7. Click Start Live Graph for Attribute and then click Start Live Graph. You can see the runtime values.
  8. Select an attribute and click Live Graph for Attribute to see a larger view of a particular graph.

Working with MBean Values

When troubleshooting or monitoring a Java-based system, you may want to change the values of composite mBeans and execute mBean methods. Using the JMX window, you can accomplish these tasks.

Prerequisite for Setting MBean Attributes and Invoking Operations

  • To change the value of an MBean attribute or invoke operation, your user account must have "Set JMX MBean Attributes and Invoke Operations" permissions for the application. For information about configuring user permissions for applications, see To Configure the Default Application Permissions.

To View and Edit the MBean Attribute Values

  1. From the JMX window, select MBean Browser.
  2. In the Domain tree, search and find the MBean that interests you.
  3. Select an editable attribute, one that has Yes in the Editable column, and then click View/Edit Attribute.
  4. In the MBean Attribute window that displays, you see the current value of the MBean Attribute.
  5. You can change the value of an editable MBean Attribute by entering a new value in the Value field.

To invoke MBean Operations

Using the JMX viewer, you can invoke an mBean operation, specify standard java language strings for the parameters, and view the return values from the mBean invocation.

  1. From the JMX window, select MBean Browser.
  2. In the Domain tree, search and find the MBean that interests you.
  3. Open the Operations pane, scroll to find the operation that interests you, and double-click the Invoke Action activator.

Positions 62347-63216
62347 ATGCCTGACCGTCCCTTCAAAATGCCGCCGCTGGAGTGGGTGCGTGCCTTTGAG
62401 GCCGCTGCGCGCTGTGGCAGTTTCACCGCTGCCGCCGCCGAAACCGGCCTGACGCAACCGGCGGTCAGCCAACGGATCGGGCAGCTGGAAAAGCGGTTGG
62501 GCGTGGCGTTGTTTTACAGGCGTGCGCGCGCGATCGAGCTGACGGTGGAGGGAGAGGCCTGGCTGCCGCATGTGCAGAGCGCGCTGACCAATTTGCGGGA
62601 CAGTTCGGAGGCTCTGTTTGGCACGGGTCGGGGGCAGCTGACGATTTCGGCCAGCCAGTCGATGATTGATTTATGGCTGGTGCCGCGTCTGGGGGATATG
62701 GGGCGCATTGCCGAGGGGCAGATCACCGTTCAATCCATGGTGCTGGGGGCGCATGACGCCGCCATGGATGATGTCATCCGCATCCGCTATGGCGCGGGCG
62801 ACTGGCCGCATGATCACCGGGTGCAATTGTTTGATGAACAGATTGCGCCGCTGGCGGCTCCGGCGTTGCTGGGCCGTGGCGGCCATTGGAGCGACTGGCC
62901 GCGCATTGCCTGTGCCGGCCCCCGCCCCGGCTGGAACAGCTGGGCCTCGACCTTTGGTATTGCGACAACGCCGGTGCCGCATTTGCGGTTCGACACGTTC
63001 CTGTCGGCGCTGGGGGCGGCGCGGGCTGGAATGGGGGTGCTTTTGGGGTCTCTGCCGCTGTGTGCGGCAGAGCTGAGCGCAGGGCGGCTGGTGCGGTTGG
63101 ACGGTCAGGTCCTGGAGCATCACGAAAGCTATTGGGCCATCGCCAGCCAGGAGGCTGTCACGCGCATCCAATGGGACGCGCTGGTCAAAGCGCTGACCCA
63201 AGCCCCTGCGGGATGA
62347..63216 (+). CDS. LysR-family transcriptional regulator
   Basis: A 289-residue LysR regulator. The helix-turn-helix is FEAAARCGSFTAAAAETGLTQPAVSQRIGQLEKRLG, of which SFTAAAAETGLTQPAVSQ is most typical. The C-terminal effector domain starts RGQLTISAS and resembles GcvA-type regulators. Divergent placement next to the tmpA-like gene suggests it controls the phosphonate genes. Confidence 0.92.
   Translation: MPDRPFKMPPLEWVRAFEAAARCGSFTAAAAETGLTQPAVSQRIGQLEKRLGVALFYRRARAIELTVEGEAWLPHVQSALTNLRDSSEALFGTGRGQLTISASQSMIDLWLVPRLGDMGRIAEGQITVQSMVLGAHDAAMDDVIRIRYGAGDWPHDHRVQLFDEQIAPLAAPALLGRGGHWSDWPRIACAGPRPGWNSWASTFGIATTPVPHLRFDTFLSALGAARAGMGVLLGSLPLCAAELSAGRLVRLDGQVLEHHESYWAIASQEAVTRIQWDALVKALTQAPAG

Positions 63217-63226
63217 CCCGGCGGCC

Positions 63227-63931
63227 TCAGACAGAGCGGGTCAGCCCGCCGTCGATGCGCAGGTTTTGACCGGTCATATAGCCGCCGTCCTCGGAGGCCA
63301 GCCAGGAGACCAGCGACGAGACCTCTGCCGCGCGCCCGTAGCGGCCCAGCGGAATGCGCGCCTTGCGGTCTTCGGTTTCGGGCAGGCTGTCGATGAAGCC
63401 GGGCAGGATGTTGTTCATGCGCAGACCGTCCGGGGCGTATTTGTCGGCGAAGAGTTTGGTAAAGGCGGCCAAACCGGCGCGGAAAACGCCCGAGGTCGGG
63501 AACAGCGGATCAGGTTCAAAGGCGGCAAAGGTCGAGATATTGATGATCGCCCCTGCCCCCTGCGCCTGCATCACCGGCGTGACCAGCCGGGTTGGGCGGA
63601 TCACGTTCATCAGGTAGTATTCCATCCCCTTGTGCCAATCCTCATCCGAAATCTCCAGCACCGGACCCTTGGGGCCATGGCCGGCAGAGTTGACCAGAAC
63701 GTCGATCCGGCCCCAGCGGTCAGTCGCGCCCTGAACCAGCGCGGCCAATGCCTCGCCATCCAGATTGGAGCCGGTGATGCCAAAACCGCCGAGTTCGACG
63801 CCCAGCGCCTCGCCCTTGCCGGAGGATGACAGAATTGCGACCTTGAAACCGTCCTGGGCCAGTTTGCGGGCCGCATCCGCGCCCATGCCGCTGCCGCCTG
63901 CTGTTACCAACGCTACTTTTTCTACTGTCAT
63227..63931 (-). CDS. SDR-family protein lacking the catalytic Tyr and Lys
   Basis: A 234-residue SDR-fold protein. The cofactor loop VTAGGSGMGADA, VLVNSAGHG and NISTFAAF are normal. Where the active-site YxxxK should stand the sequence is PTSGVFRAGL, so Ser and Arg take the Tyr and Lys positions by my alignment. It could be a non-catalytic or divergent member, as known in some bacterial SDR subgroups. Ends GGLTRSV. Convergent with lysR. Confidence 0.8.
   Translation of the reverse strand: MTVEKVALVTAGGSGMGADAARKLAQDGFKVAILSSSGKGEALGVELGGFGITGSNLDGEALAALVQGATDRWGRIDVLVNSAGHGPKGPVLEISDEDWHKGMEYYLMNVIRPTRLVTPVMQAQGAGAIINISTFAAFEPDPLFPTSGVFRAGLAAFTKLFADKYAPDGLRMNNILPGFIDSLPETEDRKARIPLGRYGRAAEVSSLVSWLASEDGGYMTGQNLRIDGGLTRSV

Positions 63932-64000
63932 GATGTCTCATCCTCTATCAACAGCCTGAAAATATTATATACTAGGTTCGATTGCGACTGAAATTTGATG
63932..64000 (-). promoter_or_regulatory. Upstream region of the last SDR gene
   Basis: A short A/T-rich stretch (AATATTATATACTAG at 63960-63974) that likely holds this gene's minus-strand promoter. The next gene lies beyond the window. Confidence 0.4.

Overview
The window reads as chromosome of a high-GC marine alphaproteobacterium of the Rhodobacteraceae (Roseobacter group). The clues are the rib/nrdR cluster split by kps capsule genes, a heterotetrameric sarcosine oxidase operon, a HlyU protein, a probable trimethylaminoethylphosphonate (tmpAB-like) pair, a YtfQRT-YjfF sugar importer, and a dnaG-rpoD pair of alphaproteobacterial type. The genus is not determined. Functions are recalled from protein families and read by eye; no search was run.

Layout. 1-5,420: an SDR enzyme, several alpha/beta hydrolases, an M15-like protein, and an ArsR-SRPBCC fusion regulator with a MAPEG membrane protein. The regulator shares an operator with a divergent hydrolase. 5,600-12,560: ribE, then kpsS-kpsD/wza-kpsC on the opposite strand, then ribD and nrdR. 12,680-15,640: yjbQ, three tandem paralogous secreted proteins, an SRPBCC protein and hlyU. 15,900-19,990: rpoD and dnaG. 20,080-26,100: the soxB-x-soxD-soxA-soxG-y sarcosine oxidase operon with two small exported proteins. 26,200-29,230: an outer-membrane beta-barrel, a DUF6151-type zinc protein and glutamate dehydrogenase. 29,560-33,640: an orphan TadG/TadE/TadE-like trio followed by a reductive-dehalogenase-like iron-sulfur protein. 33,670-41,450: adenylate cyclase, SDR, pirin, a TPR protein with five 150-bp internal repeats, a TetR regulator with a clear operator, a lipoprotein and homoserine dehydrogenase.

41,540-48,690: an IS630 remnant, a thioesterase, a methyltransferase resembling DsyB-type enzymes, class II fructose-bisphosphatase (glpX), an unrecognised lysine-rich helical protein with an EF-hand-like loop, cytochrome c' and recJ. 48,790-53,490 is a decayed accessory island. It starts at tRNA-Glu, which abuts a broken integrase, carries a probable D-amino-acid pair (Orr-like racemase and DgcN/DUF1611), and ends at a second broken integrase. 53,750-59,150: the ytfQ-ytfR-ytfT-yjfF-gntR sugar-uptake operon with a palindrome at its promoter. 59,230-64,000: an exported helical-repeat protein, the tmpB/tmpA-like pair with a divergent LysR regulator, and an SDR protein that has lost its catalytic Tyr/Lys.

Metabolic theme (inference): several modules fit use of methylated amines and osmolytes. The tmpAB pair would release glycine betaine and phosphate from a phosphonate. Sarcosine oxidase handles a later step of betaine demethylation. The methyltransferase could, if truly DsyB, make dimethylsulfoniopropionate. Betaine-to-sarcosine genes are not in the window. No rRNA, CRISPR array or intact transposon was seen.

4. Enter the parameter values for the operation and then click Invoke. Click OK to invoke the operation.
    Scalar values for constructors of complex types, such as getMBeanInfo(java.util.Locale) allow you to enter "en-us".
    A message appears indicating that the operation is in progress and the number of seconds elapsed. When the operation completes, the results display.
    The method return result from an invocation can also be a complex attribute.  In this case the name, description, type, and editable attributes of the method are also displace in the MBean Operation Result area.

To view Complex MBean Attributes

When the MBean is a complex type, you can view its details by double-clicking it as shown below.

Configuring New JMX Metrics

Required User Permissions

In addition to the preconfigured metrics, you can define a new persistent metric using a JMX Metric Rule that maps a set of attributes from one or more MBeans.

You can create a JMX metric from any MBean attribute or set of attributes. Once you create a persistent JMX metric, you can:

  • View it in the Metric Browser
  • Add it to a Custom Dashboard
  • Create a health rule for it so that you can receive alerts

The JMX Metrics Configuration panel is the central configuration interface for all of the JMX metrics that AppDynamics reports. You can use the MBean Browser to view MBeans exposed in your environment. From there, you can access the JMX Metrics Configuration panel by selecting an MBean attribute and clicking Create Metric.

For details, see Configure JMX Metrics from MBeans.

Reusing JMX Metric Configurations

Once you create a custom JMX metric configuration, you can keep the configuration for upgrade or other purposes. The JMX metric information is stored in an XML file that you can export and then import to another AppDynamics system. For instructions see Create, Import or Export JMX Metric Configurations.

Understanding JMX Metrics

Java Management Extensions (JMX) is a public specification for monitoring and managing Java applications. Through JMX, Appdynamics can access Java class properties that collect management data, such as the resources your application is consuming.

For information on the specific metrics available for you environment, see the documentation provided by your vendor.